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There's a lot of really strong dynasty analysis out there, especially when compared to five or ten years ago. But most of it is so dang practical-- Player X is undervalued, Player Y's workload is troubling, the market at this position is irrational, and take this specific action to win your league. Dynasty, in Theory is meant as a corrective, offering insights and takeaways into the strategic and structural nature of the game that might not lead to an immediate benefit but which should help us become better players over time.
Theory Describes Reality
It won't come as a surprise that I'm a big fan of theory. I love any conclusion that can be reached from first principles using reason alone.
For instance, managers tend to be higher than consensus on the players on their own team. This is why those players wound up on that team. Given this, here's a favorite observation of mine: if you asked a manager in August to estimate each team's chances of winning the title, those chances will sum to 100%. If you asked all 12 managers in your league to repeat the exercise, you'd wind up with twelve sets of odds that all summed to 100%.
But if you took each manager's estimate for their own odds and summed up all of those, this would total more than 100%. And why shouldn't it? After all, each manager is higher on his or her own team than the rest of the league is. As a result, your leaguemates collectively overestimate their own title odds. (Most likely you do, too.) Given this, future first-round picks must collectively be underpriced in August because everyone thinks they're going to be drafting later than they actually are (on net).
The great thing about observations like this is they're either true or not. As a writer, my job is to persuade you that my observation is correct, and walking through the steps from premise to conclusion is a powerful way to do that.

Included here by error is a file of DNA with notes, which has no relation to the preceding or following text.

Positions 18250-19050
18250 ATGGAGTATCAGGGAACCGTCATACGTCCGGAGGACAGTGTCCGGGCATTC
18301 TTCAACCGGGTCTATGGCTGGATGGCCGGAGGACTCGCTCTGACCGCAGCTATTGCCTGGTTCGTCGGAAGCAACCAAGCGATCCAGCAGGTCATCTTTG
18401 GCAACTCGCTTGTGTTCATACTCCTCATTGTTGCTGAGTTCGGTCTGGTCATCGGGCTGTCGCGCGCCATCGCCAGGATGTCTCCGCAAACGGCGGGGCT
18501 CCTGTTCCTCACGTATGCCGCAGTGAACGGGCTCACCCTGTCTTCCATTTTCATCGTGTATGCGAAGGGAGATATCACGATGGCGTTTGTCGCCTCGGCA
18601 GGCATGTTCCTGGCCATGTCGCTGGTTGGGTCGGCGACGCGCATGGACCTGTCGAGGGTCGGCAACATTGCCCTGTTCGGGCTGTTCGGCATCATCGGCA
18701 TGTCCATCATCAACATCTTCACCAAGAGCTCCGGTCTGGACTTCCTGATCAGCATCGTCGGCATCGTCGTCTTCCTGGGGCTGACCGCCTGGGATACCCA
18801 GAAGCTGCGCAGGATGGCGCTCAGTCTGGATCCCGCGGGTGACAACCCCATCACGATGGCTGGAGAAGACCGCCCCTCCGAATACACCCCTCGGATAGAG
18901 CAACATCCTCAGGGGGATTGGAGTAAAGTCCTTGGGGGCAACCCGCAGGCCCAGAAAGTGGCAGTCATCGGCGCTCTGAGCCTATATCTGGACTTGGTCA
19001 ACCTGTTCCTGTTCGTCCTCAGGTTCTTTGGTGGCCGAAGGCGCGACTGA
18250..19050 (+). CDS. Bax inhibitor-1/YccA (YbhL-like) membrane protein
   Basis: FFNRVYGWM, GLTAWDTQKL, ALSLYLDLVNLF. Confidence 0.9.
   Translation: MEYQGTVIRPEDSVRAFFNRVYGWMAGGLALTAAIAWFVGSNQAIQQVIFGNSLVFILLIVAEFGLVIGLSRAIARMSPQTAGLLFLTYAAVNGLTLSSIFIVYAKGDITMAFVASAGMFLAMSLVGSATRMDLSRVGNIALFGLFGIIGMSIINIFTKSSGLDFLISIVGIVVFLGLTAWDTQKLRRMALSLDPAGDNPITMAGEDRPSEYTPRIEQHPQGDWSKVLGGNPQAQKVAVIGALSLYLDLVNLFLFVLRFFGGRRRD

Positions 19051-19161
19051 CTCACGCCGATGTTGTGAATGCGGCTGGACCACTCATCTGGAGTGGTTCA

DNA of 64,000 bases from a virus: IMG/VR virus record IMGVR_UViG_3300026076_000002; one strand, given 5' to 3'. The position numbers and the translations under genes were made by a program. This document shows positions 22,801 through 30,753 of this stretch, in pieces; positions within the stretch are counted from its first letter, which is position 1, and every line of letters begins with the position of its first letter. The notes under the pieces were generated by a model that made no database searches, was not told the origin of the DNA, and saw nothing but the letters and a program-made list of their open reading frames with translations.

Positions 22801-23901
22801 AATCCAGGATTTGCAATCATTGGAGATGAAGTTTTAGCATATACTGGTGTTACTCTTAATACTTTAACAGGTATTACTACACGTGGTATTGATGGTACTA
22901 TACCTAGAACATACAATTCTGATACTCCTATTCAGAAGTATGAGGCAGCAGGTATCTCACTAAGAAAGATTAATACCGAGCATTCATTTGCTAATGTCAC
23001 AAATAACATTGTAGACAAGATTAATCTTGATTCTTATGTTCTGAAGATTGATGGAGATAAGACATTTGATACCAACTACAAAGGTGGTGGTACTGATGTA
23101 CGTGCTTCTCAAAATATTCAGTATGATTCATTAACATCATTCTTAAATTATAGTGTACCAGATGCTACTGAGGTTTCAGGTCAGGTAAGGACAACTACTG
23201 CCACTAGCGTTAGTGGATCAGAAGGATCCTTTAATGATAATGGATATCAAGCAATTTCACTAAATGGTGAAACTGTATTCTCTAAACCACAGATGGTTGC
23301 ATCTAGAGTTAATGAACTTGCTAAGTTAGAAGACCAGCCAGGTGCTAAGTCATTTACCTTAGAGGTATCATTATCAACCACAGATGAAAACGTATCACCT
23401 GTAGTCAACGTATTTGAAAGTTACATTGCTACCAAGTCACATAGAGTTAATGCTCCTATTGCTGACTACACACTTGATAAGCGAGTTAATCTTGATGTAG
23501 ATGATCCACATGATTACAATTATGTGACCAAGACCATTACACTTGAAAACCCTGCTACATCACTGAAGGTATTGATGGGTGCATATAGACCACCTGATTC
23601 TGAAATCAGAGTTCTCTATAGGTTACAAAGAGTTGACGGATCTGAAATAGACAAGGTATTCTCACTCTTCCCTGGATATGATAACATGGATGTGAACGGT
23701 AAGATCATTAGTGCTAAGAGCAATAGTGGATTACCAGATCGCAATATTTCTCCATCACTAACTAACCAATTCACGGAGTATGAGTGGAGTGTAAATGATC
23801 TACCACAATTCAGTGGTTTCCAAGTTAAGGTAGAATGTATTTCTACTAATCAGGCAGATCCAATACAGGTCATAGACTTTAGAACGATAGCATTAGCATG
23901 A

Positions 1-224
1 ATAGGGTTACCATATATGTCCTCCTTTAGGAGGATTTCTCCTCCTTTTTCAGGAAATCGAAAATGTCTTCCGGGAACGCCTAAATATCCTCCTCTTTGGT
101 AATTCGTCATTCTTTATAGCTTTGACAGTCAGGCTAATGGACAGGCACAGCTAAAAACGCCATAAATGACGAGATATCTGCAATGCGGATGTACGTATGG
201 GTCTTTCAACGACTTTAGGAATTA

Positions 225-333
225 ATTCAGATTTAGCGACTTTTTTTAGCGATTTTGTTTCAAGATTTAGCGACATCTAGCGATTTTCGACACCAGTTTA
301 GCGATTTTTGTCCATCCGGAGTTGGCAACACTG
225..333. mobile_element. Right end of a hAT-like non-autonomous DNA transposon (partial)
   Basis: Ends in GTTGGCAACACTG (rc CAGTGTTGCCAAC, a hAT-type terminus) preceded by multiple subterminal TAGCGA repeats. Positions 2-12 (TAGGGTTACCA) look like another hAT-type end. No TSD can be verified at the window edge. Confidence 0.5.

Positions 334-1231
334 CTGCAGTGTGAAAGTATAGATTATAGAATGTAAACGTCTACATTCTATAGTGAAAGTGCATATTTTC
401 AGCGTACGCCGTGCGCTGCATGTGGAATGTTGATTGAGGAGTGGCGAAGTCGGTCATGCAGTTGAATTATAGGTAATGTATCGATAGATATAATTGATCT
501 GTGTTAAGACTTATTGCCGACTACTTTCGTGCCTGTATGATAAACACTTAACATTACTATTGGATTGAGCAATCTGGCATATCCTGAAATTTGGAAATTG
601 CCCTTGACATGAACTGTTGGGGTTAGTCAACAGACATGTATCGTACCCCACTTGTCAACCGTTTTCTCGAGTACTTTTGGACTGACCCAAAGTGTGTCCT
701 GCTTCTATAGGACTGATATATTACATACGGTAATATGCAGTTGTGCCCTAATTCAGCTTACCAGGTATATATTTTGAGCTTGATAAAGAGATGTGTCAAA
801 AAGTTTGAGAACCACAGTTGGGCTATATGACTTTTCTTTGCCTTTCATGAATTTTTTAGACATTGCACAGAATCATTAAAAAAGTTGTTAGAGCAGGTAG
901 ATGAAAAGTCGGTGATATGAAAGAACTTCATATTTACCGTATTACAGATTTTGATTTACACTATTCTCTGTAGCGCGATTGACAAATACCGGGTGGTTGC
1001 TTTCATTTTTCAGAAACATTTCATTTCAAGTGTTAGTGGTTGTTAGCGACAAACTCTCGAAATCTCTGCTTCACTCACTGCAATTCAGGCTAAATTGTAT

But the thing about theory is eventually, it has to survive contact with reality. There's an old quip by economist Ely Devons: "If economists wished to study the horse, they wouldn’t go and look at horses. They’d sit in their studies and say to themselves, ‘What would I do if I were a horse?'" We can sit around and ponder life as a horse as long as we want, but if we then go out and observe a horse and discover it behaves far differently than we'd reasoned it must, then we must discard our theories and create new ones.
Before the season, I wrote that for any measure of dynasty value that corresponds even weakly with future production, if you manage to consistently increase your team's value over time, you must necessarily increase your team's production. And if you increase your team's production, you must necessarily win games. As a result, my focus as a dynasty manager was typically on increasing the value of my team rather than winning any one individual game, assuming that eventually wins would be the necessary byproduct of my efforts. I wrote:
"The entire instinct to sacrifice value to increase your odds of winning in the short term stems from, in my opinion, a fundamental misunderstanding of fantasy football. It imagines a much more deterministic universe than actually exists, one where the best teams win and the worst teams lose."
Last week, a reader approached me because he was in the finals in a league that didn't have a trade deadline, and he wanted some advice on a potential deal. I offered my opinion, and then after the games he followed up to let me know how things turned out. With his permission, I wanted to share his story.
Win-Now Trades: A Case Study
This manager, as I mentioned, was in his league's championship game, but Footballguys' tools projected him as a slight underdog. He had the opportunity to trade a young player who wasn't starting for him to acquire an aging running back who was projected to be a significant improvement to his starting lineup-- significant enough for Footballguys' tools to project him as the new favorite.
I told him that I thought the prospect he was giving up was more valuable than the running back he was acquiring, and then I walked through a probability matrix for all win-now type trades. In these types of deals, there are four possible outcomes.
- You win the league but still would have won it without the trade.
- You win the league and would NOT have won it without the trade.
- You lose the league but WOULD have won it without the trade.
- You lose the league, and you would still have lost it without the trade.
I explained how, no matter what the two teams look like and no matter what player(s) are being acquired, the two most likely outcomes are #1 and #4. (Which outcome is more likely depends on whether you're currently favored or not, but one of those outcomes is always the most likely and the other one is always second.) In practice, there's almost always a 90+% chance that you will ultimately wind up in bucket #1 or #4. In this case, you sacrificed value and changed nothing.
Outcome #2, on the other hand, is the brass ring of "win-now" trades, the situation where making the trade pushes you from a loss to a win. In this case, almost no matter how much value you had to give up, the trade was worth it. If you're looking at a very big upgrade to your starting lineup (with no commensurate downgrade elsewhere from players you have to trade away), then maybe the odds of #2 are as high as 6-7%.
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